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Re: date as a foreign key

From: Philip Lijnzaad <>
Date: 26 Sep 2001 13:10:08 +0100
Message-ID: <>

> In article <8eIr7.64$>, David Cressey says...

>> Just a general comment on the use of timestamps. This comment may or may
>> not apply to the originator of this thread.

(the outcome was that an integer-type of time  should be fine, as long as you make sure you obtain its value once, and  use that ever after)

>> Real Numbers (floating point numbers) are a poor choice for indexes, and
>> therefore a poor choice for primary keys.
>> Although Oracle timestamps are not real numbers, they suffer from the same
>> problem somewhat. The problem is that we tend to treat "equality" of two
>> measurements as being a somewhat fuzzy concept. If the difference between
>> two measurements is less than some suitably small value, epsilon, we say
>> "close enough" and regard them as equal.

> Therefore, you insist upon a discrete domain for foreign key constraints only?

Sounds reasonable. Although I suspect that some applications (image analysis, time-dependent stuff, things involving physical measurements) migth have the need for continuous keys. I don't think you can call them foreign keys anymore, since by definition 'equals' a primary key, which by definition is unique, which can't be guaranteed if 'equals' is an interval operation.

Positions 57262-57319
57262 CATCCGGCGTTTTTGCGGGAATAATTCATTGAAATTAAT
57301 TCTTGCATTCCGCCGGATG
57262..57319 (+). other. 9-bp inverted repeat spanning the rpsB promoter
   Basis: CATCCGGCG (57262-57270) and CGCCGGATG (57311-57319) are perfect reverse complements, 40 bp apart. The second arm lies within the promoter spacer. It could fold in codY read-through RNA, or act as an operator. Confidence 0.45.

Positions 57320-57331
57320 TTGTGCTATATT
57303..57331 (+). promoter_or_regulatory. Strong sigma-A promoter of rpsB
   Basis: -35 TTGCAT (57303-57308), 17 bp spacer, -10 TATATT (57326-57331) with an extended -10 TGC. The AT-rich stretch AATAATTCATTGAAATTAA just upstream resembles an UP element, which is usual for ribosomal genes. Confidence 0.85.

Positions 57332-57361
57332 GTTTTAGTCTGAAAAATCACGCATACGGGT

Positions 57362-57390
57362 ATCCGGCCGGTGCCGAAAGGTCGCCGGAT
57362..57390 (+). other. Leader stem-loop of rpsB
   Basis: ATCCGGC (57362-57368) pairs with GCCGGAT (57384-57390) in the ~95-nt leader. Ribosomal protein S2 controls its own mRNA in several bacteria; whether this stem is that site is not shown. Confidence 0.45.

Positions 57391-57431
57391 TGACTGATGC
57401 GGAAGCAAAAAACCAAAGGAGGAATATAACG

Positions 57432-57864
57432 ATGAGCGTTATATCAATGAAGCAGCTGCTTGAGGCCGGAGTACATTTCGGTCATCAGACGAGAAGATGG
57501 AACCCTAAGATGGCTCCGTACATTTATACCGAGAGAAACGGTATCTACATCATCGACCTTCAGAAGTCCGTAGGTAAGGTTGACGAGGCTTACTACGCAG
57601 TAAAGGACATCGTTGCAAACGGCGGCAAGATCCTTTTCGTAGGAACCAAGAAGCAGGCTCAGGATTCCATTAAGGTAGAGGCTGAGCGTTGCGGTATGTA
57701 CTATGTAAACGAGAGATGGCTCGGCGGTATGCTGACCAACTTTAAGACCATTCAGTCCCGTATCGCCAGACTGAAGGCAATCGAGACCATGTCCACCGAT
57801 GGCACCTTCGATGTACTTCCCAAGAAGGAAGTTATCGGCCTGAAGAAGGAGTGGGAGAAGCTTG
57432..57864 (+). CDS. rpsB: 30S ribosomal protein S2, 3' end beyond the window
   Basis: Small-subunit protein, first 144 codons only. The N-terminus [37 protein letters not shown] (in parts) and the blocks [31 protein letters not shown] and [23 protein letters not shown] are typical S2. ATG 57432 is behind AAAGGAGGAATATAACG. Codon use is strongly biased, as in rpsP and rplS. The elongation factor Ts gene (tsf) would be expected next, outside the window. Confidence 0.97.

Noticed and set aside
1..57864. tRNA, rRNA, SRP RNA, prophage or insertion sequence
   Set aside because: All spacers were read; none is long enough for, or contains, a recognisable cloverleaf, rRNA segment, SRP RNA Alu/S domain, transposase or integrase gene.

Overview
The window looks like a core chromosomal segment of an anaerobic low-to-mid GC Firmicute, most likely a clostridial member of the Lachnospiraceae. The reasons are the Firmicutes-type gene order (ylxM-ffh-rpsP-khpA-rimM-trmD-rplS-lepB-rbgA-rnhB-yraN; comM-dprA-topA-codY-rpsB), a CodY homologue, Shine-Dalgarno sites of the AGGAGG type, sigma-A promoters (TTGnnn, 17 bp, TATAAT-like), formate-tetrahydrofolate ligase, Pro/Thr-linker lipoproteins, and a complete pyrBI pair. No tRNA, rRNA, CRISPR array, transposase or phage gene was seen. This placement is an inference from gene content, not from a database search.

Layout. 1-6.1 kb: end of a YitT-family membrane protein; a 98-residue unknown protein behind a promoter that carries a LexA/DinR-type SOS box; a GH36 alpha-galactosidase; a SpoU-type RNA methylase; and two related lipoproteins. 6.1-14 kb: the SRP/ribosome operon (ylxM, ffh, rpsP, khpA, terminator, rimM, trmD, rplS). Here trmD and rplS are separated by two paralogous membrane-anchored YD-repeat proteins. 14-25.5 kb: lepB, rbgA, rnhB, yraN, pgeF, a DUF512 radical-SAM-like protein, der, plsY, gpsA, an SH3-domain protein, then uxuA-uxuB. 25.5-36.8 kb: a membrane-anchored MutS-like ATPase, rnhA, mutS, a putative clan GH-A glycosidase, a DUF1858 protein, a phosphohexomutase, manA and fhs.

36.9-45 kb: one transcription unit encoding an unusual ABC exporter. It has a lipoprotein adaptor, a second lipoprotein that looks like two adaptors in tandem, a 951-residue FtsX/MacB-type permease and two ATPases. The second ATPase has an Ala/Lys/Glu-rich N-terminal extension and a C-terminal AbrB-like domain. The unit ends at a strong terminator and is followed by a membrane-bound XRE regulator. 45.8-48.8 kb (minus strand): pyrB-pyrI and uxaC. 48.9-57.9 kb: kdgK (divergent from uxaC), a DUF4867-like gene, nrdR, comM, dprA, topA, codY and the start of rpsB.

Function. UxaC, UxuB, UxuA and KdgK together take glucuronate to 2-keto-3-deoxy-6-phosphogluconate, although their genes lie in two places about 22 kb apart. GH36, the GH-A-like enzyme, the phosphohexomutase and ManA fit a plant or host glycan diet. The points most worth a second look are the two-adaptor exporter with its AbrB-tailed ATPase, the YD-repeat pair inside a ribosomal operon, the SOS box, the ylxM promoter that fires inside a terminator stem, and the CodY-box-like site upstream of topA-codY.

I think constraint databases do these kinds of things. Anyone care to comment?

> Then, strings would probably be a poor choice as well, because the difference
> between the 2 could be "infinetely" small. Take "David Cressey" and "Dave
> Cressey", for example, isn't it pretty much much the same as 1.00000 and
> 1.00001? 

No, not at all. Strings are countable, reals are not. I.e., you set up a scheme to enumerate all the infinitely many strings; you cannot do that for reals, because you can always add an additional one between the n-th and (n+1)th. It clearly works for natural numbers and also for rationals. It would work for reals that are represented in fixed-length bit-patterns (actually do databases internally use IEEE 754 for that, or what?), but not in general.


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Philip Lijnzaad, \ European Bioinformatics Institute,rm A2-08
+44 (0)1223 49 4639                 / Wellcome Trust Genome Campus, Hinxton
+44 (0)1223 49 4468 (fax)           \ Cambridgeshire CB10 1SD,  GREAT BRITAIN
Received on Wed Sep 26 2001 - 07:10:08 CDT

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